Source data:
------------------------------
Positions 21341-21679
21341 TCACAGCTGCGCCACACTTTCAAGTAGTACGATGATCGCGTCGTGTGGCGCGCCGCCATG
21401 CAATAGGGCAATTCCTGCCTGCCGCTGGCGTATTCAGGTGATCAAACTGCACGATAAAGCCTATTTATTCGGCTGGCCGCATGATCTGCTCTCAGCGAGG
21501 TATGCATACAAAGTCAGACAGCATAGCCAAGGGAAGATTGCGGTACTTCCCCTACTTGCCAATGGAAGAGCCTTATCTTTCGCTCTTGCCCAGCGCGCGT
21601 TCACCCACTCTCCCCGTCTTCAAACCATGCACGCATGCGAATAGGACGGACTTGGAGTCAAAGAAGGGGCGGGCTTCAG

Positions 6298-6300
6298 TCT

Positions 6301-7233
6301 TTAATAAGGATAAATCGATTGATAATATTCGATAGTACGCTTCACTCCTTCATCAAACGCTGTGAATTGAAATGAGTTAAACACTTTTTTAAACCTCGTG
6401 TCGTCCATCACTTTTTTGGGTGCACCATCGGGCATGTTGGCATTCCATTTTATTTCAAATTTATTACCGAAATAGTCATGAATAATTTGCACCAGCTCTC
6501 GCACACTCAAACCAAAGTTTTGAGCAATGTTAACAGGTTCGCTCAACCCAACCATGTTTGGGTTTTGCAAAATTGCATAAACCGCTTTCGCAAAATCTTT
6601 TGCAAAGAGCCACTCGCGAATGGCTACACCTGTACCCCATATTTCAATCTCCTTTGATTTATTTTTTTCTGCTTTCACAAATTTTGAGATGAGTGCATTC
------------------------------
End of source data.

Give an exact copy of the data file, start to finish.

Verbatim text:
Positions 21341-21679
21341 TCACAGCTGCGCCACACTTTCAAGTAGTACGATGATCGCGTCGTGTGGCGCGCCGCCATG
21401 CAATAGGGCAATTCCTGCCTGCCGCTGGCGTATTCAGGTGATCAAACTGCACGATAAAGCCTATTTATTCGGCTGGCCGCATGATCTGCTCTCAGCGAGG
21501 TATGCATACAAAGTCAGACAGCATAGCCAAGGGAAGATTGCGGTACTTCCCCTACTTGCCAATGGAAGAGCCTTATCTTTCGCTCTTGCCCAGCGCGCGT
21601 TCACCCACTCTCCCCGTCTTCAAACCATGCACGCATGCGAATAGGACGGACTTGGAGTCAAAGAAGGGGCGGGCTTCAG

Positions 6298-6300
6298 TCT

Positions 6301-7233
6301 TTAATAAGGATAAATCGATTGATAATATTCGATAGTACGCTTCACTCCTTCATCAAACGCTGTGAATTGAAATGAGTTAAACACTTTTTTAAACCTCGTG
6401 TCGTCCATCACTTTTTTGGGTGCACCATCGGGCATGTTGGCATTCCATTTTATTTCAAATTTATTACCGAAATAGTCATGAATAATTTGCACCAGCTCTC
6501 GCACACTCAAACCAAAGTTTTGAGCAATGTTAACAGGTTCGCTCAACCCAACCATGTTTGGGTTTTGCAAAATTGCATAAACCGCTTTCGCAAAATCTTT
6601 TGCAAAGAGCCACTCGCGAATGGCTACACCTGTACCCCATATTTCAATCTCCTTTGATTTATTTTTTTCTGCTTTCACAAATTTTGAGATGAGTGCATTC